Right the instant the last words passed his lips Rainpace was aware of his mistake and flinched even before Glow opened her mouth.

“I am not too small!” the girl complained loudly, and stomped with her little foot on the floor. Both hands planted onto her hips, standing straight as a stick to make herself taller, she stared up to her father, determination in her eyes.

Newt almost laughed at the sight of little, pouting Glow, who was not at all intimidated by her tall father towering over her. Rainpace looked a bit clueless while obviously thinking about a change of strategy.

“Found it!” With this triumphant outcry Chicory released Rainpace from the uncomfortable situation at hand. Not only the trapper but also Newt sighed in relief, glad that the secret rummaging was finally coming to an end. But Glow’s pout increased. Obviously the girl had wanted to be the one who would find what they were looking for.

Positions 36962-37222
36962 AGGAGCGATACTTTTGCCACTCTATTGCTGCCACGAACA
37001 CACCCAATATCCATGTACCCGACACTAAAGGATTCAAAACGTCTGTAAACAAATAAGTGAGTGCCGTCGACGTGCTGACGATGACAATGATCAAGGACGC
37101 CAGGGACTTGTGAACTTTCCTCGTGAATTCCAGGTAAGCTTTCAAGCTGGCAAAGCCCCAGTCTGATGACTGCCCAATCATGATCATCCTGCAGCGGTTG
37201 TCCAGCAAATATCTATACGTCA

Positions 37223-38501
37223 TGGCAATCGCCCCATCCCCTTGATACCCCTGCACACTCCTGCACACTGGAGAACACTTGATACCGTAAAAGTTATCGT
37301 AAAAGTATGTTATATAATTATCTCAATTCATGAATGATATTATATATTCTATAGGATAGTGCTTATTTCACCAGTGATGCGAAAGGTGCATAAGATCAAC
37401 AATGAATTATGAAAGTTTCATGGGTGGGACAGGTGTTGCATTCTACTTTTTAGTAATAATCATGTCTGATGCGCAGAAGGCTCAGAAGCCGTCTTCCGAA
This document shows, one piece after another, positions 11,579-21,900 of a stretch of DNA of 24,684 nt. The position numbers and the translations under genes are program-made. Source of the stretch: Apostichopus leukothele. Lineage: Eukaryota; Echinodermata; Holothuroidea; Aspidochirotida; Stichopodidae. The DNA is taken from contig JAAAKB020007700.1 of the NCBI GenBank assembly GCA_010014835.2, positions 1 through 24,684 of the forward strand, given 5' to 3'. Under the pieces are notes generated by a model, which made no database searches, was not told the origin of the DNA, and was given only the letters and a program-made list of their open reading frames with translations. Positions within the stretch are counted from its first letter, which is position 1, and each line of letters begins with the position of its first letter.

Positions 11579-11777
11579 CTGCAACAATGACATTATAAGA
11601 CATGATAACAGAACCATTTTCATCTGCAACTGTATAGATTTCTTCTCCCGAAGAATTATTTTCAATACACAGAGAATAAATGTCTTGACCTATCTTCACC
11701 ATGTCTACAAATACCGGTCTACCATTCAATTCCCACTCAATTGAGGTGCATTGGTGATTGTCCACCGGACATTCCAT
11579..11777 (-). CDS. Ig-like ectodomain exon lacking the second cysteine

Chicory climbed down from the stacked baskets tower, a plain linen bag in her hand. Judging from the way she carried the bag it was not very heavy and when the objects in it bumped together they made a dull, wooden sound. His curiosity stirred, Newt stepped closer.

Gratefully Rainpace took the bag from his lovemate and — with an expectant look at Newt — carefully spilled its content on the solid trampled earth floor.

“Ocarinas!” Newt exclaimed.

Two handfuls of different sized, oblong-shaped ocarinas made from dark to light brown wood lay before them. Newt could easily tell from the form and the intricate patterns on the smooth surface that they were made by plantshapers. He admired the stylized leaves, butterflies and meaningless symbols, even noticed prints of teeth on the mouthpiece of a particular small one.

Rainpace grinned. “Yes. I had totally forgotten about them. They are popular once in a while and all us pipers and mostly all the cubs take a liking to them for a period of time. Then the cubs find something else to play with and us adults recall our other instruments and they get stored away again. Usually by the cubs’ parents themselves for some reason,” Rainpace’s grin turned mischievous.